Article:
Hey, look at that: Ryan Madson thriving as the Phillies’ closer

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Last month when Jose Contreras joined Brad Lidge on the disabled list I wrote that it may actually be a semi-positive thing for the Phillies because the injuries gave Ryan Madson a chance to prove that he can be a standout closer.

Far too many Phillies fans had convinced themselves that Madson couldn’t possibly get the job done in the ninth inning because he’s struggled in a few brief closing stints in previous seasons, but my point was simple: Madson has been one of the best, most underrated setup men in baseball since 2007 and there’s nothing magical about the ninth inning.

Here’s a sample of some comments left here at the time:

– God I hate when the stat geeks pontificate about the save stat being meaningless, even when they have the proof right in front of their eyes. I mean, isn’t that what you guys are always spouting to the world … don’t believe what you see, believe the stats??? So if Madson blows an early save or two, or three or however many, that wouldn’t be enough to prove to you guys that he isn’t closer material??? I mean, you boys can’t have your cake and eat it too.

– If Madson is as good as you say he is, then he should not be a different pitcher when he closes. Yet he is. Why? Maybe, and I know, this is just an insane thought, but maybe, just maybe, those last three outs are a little more difficult to get than you stat geeks think?

– Madson, on the other hand, wears his emotions on his sleeve and seems to be affected by the moment. I think he’s hard on himself and seems to lose a little confidence when he gets into some jams, more so in the 9th than when he does in the 8th.

– Have to disagree with you Aaron, I think it does take a special breed of pitcher. He has to forget yesterday and handle the increased pressure. Up to now Madson has not been able to do that.

There’s more where those came from, but you get the idea.

Closing is a role, not a skill. Getting hitters out is a skill and Madson is very good at it, thus when given an extended chance to get established he’s very good at pitching the ninth inning with a lead of 1-3 runs. After closing out last night’s 2-1 win by striking out the side in the ninth inning Madson is 7-for-7 converting save opportunities with a 0.53 ERA, .167 opponents’ batting average, and 22 strikeouts in 17 innings.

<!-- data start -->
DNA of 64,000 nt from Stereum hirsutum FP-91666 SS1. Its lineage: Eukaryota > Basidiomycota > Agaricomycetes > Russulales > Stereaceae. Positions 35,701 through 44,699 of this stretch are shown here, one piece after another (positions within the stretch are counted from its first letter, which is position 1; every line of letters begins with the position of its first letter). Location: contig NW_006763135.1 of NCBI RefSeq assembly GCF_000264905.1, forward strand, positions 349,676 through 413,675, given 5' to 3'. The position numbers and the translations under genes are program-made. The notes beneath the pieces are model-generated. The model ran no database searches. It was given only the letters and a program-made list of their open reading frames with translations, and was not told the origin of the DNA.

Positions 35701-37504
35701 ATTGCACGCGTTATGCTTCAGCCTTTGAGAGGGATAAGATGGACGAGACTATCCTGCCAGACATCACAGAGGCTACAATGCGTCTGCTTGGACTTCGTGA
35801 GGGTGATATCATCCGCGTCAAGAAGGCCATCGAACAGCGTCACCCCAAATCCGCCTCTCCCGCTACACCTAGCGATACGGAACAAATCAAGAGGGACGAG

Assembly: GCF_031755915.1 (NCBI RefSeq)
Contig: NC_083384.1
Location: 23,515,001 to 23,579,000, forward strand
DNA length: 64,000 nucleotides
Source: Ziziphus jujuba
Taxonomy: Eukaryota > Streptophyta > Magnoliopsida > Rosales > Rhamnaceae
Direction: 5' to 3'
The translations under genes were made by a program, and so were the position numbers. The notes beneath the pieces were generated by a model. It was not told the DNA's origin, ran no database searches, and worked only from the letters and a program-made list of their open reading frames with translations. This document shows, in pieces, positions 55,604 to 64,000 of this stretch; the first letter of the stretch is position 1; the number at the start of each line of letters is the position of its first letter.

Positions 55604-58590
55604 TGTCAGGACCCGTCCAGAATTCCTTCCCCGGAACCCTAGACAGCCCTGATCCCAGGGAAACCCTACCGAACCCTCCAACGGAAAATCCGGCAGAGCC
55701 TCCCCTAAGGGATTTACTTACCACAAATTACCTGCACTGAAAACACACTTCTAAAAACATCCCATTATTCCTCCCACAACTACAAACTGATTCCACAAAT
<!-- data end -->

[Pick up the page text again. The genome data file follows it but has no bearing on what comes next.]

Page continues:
Tim Anderson on Joe West: ‘I don’t have much to say about him. Everybody knows he’s terrible.’

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During the top of the ninth inning of Saturday night’s 7-3 loss to the Cubs, White Sox shortstop Tim Anderson was ejected by umpire Joe West. Anderson attempted to complete a double play started by second baseman Yoan Moncada, but Javier Báez slid hard into Anderson at the second base bag to disrupt him. Anderson’s throw went past first baseman Matt Davidson, allowing a run to score.

White Sox manager Rick Renteria challenged the ruling on the field, but it was upheld after replay review. Anderson had a brief conversation with umpire Joe West then went back to his position. Shortly thereafter, West ejected Anderson, who became irate.

After the game, Anderson said of West, via Vinnie Duber of NBC Sports Chicago, “I asked him a question, and he kind of got pissed at me. I asked him if he saw [Báez] reach for my leg in the replay. He asked me if I was going to argue that, and I said, ‘No, I was just asking a question.’ And after that I didn’t say anything else. He started barking at me. Kept staring me down. I gave him, ‘Why you keep looking at me?’ Did that twice and threw me out.”

Anderson then said, “I don’t have much to say about him. Everybody knows he’s terrible. But I didn’t say much and he threw me out. It’s OK.” Anderson added about the play in which one can see Báez reach his arm out to interfere with Anderson, “Yeah, definitely. You could see it in the replay. That’s just one of the many that they missed in New York, I guess.”

Anderson’s criticism of West doesn’t come as a surprise. West has had a reputation as an instigator for decades. Major League Baseball almost never holds umpires accountable for their conduct on the field and some umpires, like West, take advantage of this knowledge.

It was a bittersweet ending for Anderson as he homered earlier in the game, becoming the first White Sox shortstop ever to have 20 home runs and 20 stolen bases in the same season. It’s just the sixth 20/20 season in White Sox history, joining Alex Ríos (2010, 2012), Ray Durham (2001), Magglio Ordóñez (2001), and Tommie Agee.

Anderson accounted for the only run the White Sox scored on Sunday against the Cubs with an RBI double. On the season, he’s hitting .243/.284/.412 with those 20 homers, 26 steals, 64 RBI, and 76 runs in 594 plate appearances.